In an Instagram post, Thompson revealed the following budget gains for the Corporation Commission:

  • “$6M in new dedicated funds to increase staffing levels and increase employee salaries by 10%.
  • Another $7M in one-time funding to replace the Commission’s outdated business filing computer system, which will help improve the overall customer experience for Arizona’s 1.3M active LLC’s and another 578,000 active corporations registered in our state.”

Thompson also ensured that these wins were fiscally responsible, adding that the funding was secured “using existing Commission funding streams, incurring no additional expense for the taxpayer.”

The freshman commissioner noted the difficulty of this accomplishment, sharing that “many scoffed at the idea of our ambitious supplemental budget request” due to the fact that “the Commission hadn’t received new dollars from the legislature in years.”

This action was a priority of Thompson’s – and his fellow freshman Commissioner, Nick Myers – since they were sworn into office in January. In his inauguration speech, Thompson promised to pursue increased funding for Corporation Commission staff, saying, “With that, I want to immediately work to bring our staffing levels back to where they should be, and secure the livable wages our hardworking public servants deserve. We can’t continue to do more to service the public with less and expect our employees to have quality of life in this economy. I will work with our Executive Director and legislature to seek an increase in our annual budget and improve salaries for our employees. We have to keep pace with other state agency employee pay.”

Not only did this funding not add any more dollars to the state’s general fund, it will certainly help Arizona ratepayers and those who interact with the Corporation Commission – as Thompson highlighted in his recent social media post: “One of the significant consequence of being understaffed and under-resourced is that Arizona has consistently ranked in the bottom tier nationally in processing utility rate cases—it takes fifty percent longer to process a rate case in Arizona – resulting in delays to build new generation and replace critical infrastructure, driving up ratepayer costs and further destabilizing our regulatory and investment climate.”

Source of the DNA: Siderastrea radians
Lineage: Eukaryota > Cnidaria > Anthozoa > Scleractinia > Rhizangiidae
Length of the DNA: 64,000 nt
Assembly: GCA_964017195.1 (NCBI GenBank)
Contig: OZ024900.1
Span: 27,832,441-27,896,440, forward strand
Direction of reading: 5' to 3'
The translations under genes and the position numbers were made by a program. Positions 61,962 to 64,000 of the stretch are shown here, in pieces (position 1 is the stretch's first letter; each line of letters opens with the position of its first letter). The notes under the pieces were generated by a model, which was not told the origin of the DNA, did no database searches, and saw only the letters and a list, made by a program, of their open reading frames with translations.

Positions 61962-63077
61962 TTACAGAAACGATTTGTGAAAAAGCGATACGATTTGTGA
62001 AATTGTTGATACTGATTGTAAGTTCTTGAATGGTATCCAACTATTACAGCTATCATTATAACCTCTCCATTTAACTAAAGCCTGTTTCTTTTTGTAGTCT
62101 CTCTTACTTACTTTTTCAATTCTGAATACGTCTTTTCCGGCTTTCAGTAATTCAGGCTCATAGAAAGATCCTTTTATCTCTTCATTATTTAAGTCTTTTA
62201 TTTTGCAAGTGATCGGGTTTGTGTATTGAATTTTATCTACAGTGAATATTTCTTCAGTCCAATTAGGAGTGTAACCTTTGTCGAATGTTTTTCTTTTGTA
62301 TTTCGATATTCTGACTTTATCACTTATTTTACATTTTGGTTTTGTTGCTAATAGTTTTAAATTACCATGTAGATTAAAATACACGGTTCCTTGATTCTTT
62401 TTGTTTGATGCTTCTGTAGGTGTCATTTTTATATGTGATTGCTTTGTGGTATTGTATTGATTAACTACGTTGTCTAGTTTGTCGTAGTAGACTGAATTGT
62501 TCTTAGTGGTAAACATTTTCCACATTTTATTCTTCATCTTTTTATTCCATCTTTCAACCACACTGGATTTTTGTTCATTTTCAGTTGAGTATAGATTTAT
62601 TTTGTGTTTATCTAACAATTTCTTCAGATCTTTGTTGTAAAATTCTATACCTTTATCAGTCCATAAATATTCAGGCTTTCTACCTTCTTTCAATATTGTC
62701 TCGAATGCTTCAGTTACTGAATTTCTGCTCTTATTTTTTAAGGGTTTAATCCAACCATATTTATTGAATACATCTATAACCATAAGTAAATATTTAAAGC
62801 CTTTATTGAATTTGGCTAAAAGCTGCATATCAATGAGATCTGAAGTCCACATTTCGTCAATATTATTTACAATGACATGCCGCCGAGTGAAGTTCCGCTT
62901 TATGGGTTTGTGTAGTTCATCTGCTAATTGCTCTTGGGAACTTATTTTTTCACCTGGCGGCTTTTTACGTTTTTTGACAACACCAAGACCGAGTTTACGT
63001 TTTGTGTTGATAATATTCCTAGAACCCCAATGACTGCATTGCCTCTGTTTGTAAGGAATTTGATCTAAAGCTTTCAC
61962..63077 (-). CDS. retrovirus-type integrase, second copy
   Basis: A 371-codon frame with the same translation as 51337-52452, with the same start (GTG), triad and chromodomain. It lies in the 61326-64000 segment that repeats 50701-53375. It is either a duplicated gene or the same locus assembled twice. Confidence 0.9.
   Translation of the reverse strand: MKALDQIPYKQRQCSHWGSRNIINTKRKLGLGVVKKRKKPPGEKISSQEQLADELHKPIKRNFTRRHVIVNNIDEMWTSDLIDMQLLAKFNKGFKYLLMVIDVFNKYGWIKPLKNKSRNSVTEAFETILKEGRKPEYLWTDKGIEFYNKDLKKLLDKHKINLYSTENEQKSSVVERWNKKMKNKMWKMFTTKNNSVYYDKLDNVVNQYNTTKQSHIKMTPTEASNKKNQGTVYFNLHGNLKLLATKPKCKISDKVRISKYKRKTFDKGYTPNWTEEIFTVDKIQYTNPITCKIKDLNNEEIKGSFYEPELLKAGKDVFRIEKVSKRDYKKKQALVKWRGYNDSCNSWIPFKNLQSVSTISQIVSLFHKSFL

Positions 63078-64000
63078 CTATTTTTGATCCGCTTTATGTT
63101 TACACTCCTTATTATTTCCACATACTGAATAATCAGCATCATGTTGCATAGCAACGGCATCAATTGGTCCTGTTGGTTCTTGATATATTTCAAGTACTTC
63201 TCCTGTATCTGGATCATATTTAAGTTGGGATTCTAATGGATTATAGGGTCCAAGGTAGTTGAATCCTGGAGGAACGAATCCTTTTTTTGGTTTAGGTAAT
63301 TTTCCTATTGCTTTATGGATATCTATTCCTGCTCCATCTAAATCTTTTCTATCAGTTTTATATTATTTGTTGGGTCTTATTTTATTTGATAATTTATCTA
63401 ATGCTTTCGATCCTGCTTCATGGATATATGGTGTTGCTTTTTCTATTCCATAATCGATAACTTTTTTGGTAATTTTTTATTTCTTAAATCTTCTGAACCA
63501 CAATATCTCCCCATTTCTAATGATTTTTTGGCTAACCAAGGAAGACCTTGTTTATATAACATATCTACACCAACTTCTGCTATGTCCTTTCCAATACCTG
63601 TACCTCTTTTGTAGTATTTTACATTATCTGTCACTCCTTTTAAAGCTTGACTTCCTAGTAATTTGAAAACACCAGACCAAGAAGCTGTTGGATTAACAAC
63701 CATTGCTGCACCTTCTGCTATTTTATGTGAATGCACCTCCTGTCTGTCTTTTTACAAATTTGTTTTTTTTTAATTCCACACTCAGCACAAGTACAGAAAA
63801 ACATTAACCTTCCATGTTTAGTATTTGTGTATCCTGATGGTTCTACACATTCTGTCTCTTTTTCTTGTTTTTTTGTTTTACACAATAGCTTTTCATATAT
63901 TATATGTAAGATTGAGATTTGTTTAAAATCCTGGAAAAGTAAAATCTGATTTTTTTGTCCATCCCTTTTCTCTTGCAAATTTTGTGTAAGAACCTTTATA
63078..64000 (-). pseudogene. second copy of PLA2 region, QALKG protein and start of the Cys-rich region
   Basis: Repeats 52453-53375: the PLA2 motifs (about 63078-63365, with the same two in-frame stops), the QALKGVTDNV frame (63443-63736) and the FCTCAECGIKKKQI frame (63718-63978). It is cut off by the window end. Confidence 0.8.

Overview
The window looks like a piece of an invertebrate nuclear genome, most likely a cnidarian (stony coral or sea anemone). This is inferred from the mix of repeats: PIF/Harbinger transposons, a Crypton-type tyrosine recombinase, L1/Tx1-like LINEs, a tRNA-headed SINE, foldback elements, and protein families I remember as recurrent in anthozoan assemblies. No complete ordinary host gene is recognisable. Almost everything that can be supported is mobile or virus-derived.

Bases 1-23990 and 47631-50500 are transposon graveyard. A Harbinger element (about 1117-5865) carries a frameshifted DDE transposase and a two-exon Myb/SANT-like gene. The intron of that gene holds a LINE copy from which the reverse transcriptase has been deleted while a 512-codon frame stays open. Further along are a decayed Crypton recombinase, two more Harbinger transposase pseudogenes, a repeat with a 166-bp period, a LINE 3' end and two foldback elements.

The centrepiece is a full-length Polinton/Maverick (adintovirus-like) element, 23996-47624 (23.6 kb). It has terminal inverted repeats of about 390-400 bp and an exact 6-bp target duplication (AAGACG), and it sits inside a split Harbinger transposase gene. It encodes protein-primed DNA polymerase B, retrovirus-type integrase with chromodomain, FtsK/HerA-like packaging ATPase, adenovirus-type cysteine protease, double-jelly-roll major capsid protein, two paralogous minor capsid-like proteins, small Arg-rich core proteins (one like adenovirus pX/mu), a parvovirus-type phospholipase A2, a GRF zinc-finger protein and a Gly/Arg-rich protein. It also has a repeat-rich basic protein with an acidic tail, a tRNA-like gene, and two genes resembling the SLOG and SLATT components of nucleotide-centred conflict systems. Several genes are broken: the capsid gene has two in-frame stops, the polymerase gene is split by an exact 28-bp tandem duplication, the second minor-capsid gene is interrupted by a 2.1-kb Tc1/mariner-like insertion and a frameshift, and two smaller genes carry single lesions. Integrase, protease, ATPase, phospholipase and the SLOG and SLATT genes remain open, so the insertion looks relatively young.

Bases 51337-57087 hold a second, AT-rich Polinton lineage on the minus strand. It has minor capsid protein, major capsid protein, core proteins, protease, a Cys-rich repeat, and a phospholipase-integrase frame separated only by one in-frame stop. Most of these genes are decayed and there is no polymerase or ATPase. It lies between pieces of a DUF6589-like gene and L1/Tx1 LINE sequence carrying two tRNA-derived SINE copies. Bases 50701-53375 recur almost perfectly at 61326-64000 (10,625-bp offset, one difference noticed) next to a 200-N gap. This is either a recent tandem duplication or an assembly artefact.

Thompson also praised Myers, who ran as a team with him in 2022, for his co-labors in securing new funding for the Commission. Thompson’s and Myers’ November victories kept Sandra Kennedy and Lauren Kuby from those seats, which would have given the Democrats control of the Commission. According to an official Corporation Commission release, House and Senate Appropriations Chairs David Livingston and John Kavanagh were applauded for their leadership roles in making the funding a reality during the legislative process.

Commissioner Thompson has quickly made himself into a reliable conservative voice and figure for Arizona Republicans, which hasn’t been too hard due to the scarcity of statewide Republican officials. Still, Thompson’s record at the Mesa City Council and (now) at the Arizona Corporation Commission could lead to a significant promotion in the 2026 state contests – especially as he works with his Republican colleagues to stop Democrats from transforming Arizona’s energy policies.

Daniel Stefanski is a reporter for AZ Free News. You can send him news tips using this link.